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Urban allotment gardens in the eighteenth century: the case of Sheffield, UK

Friday, October 21, 2016 6:04
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Central part of Ralph Gosling’s Plan of Sheffield 1736 showing urban gardens. Click on image for larger file.

“In the town of Sheffield in Yorkshire where a great iron manufacture is carried on, there is hardly a journeyman cutler who does not possess a piece of ground which he cultivates as a garden. These people take exercise without doors, but also eat many greens, roots etc. of their own growth, which they would never think of purchasing.” Dr. Buchan who lived in the town 1760-1769.

By N. Flavell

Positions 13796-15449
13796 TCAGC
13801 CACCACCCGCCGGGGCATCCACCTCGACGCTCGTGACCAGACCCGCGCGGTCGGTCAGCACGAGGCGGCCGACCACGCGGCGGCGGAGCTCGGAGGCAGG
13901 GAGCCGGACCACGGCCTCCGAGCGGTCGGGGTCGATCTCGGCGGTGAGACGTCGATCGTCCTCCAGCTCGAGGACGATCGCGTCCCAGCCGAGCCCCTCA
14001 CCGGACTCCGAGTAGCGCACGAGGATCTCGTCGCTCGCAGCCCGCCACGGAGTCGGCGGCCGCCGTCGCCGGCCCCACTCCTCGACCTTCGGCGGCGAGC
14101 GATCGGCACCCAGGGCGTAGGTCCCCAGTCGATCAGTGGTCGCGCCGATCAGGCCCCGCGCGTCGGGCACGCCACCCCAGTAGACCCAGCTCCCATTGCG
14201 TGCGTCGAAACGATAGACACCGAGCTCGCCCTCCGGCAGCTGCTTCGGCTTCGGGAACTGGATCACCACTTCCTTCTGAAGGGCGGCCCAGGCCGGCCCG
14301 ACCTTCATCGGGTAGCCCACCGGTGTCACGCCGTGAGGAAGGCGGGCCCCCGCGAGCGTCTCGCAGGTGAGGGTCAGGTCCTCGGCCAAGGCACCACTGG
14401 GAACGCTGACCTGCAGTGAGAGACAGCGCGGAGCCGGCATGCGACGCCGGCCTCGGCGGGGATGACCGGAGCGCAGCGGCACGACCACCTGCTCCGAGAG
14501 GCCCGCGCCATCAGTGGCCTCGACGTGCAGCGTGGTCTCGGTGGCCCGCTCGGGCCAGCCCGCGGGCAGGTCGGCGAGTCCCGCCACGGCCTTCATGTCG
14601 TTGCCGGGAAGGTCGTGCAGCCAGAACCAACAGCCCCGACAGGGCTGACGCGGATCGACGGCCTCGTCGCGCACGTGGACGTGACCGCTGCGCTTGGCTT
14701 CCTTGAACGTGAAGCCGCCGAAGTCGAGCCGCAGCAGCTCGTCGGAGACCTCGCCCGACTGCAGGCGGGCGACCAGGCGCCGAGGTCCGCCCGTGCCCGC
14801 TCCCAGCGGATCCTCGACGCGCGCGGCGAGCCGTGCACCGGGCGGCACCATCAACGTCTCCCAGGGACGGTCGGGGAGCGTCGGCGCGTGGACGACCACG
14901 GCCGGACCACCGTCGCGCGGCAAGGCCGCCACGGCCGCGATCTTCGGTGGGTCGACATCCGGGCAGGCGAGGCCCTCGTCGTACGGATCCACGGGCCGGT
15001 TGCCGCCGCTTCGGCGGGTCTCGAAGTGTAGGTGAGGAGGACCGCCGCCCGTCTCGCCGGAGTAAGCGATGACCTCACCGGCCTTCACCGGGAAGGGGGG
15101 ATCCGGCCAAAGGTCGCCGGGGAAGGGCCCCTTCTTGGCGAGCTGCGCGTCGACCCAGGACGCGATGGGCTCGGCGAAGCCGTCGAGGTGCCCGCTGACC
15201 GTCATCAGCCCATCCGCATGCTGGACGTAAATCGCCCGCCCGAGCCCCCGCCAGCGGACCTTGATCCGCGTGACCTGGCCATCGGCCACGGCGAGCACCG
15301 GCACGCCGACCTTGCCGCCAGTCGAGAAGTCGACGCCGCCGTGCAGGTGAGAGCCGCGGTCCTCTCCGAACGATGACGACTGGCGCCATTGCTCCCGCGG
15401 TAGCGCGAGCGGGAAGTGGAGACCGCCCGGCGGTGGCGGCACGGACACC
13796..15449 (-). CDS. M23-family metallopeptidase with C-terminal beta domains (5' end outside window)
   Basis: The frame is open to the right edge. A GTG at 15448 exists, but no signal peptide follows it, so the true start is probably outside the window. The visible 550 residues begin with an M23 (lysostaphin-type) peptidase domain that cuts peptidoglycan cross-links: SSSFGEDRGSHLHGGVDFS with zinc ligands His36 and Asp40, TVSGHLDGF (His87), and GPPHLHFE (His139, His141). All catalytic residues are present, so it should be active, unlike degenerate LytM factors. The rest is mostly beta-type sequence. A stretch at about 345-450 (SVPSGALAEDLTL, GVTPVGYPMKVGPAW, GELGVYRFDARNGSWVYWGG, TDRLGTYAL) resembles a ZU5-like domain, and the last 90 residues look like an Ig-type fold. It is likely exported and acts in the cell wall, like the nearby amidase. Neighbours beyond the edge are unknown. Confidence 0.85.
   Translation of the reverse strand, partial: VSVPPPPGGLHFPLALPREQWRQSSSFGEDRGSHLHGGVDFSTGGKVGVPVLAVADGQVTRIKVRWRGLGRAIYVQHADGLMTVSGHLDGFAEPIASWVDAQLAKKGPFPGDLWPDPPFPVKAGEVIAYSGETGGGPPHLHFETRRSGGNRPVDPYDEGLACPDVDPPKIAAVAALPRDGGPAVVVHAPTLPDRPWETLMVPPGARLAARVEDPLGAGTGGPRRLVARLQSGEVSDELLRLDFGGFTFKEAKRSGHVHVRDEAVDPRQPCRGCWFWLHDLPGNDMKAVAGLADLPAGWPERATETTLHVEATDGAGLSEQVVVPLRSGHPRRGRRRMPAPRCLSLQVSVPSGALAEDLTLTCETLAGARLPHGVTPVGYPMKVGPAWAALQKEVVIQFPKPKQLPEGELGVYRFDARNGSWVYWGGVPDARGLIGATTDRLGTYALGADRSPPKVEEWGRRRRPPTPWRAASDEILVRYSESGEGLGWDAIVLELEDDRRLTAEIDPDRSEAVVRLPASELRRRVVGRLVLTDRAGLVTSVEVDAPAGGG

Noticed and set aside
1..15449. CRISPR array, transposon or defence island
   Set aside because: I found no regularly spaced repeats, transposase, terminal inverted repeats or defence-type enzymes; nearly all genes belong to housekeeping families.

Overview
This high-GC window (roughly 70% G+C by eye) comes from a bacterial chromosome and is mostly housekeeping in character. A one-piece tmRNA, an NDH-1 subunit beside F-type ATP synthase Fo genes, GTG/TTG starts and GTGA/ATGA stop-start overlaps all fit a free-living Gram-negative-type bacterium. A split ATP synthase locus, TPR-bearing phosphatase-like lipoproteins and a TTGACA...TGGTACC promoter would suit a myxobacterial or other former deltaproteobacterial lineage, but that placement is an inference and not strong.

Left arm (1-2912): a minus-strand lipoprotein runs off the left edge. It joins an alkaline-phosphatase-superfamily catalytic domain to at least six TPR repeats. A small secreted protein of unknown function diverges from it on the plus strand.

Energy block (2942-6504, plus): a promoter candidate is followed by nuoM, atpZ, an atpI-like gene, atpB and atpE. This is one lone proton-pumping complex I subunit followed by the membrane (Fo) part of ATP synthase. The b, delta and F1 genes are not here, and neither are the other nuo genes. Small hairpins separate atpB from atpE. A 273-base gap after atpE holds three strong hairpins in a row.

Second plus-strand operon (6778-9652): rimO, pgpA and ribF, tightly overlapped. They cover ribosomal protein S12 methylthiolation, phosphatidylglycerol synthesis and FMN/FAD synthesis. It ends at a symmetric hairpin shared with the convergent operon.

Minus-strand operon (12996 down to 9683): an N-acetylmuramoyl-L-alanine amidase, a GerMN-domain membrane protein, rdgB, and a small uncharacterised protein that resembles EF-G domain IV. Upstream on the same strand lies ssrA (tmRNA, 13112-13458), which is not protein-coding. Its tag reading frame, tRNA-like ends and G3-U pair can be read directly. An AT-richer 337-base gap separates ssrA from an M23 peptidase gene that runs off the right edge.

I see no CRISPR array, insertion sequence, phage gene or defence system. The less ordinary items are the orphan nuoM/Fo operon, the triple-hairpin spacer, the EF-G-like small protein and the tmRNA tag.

The Agricultural History Review
pas 95-106


Many acres of the horticultural land surrounding Sheffield in the late eighteenth century were utilized as allotment gardens. Provincial town histories, apart from those of Birmingham (where small gardens were often different in character) make little or no mention of anything similar for this period.

This paper makes the case for Sheffield being the first to experience worker’s gardens en masse and demonstrates that there may have been, on cautious calculation, 1500-1800 allotments available for rent in the town in the 1780s.

See the complete paper here.


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